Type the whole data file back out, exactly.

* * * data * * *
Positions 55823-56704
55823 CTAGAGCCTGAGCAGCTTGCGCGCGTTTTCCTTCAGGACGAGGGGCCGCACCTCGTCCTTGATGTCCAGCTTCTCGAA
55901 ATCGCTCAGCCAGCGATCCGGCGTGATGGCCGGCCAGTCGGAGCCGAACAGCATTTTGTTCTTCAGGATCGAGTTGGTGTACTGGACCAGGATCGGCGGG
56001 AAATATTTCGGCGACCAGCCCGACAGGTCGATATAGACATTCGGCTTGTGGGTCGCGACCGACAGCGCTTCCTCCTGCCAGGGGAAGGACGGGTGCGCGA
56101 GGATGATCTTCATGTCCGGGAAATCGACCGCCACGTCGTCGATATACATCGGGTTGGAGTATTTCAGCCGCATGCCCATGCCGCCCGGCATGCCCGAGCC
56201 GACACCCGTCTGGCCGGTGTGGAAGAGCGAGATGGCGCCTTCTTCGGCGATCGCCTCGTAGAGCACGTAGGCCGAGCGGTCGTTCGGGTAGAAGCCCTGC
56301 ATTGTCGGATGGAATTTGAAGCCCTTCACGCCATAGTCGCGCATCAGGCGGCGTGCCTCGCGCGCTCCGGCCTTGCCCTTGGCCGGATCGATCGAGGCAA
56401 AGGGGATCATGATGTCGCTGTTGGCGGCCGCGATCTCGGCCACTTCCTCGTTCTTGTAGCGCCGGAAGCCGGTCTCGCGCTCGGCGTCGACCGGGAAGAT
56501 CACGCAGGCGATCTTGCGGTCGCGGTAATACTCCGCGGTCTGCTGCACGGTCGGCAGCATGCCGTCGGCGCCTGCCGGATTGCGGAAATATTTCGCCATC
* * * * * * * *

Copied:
Positions 55823-56704
55823 CTAGAGCCTGAGCAGCTTGCGCGCGTTTTCCTTCAGGACGAGGGGCCGCACCTCGTCCTTGATGTCCAGCTTCTCGAA
55901 ATCGCTCAGCCAGCGATCCGGCGTGATGGCCGGCCAGTCGGAGCCGAACAGCATTTTGTTCTTCAGGATCGAGTTGGTGTACTGGACCAGGATCGGCGGG
56001 AAATATTTCGGCGACCAGCCCGACAGGTCGATATAGACATTCGGCTTGTGGGTCGCGACCGACAGCGCTTCCTCCTGCCAGGGGAAGGACGGGTGCGCGA
56101 GGATGATCTTCATGTCCGGGAAATCGACCGCCACGTCGTCGATATACATCGGGTTGGAGTATTTCAGCCGCATGCCCATGCCGCCCGGCATGCCCGAGCC
56201 GACACCCGTCTGGCCGGTGTGGAAGAGCGAGATGGCGCCTTCTTCGGCGATCGCCTCGTAGAGCACGTAGGCCGAGCGGTCGTTCGGGTAGAAGCCCTGC
56301 ATTGTCGGATGGAATTTGAAGCCCTTCACGCCATAGTCGCGCATCAGGCGGCGTGCCTCGCGCGCTCCGGCCTTGCCCTTGGCCGGATCGATCGAGGCAA
56401 AGGGGATCATGATGTCGCTGTTGGCGGCCGCGATCTCGGCCACTTCCTCGTTCTTGTAGCGCCGGAAGCCGGTCTCGCGCTCGGCGTCGACCGGGAAGAT
56501 CACGCAGGCGATCTTGCGGTCGCGGTAATACTCCGCGGTCTGCTGCACGGTCGGCAGCATGCCGTCGGCGCCTGCCGGATTGCGGAAATATTTCGCCATC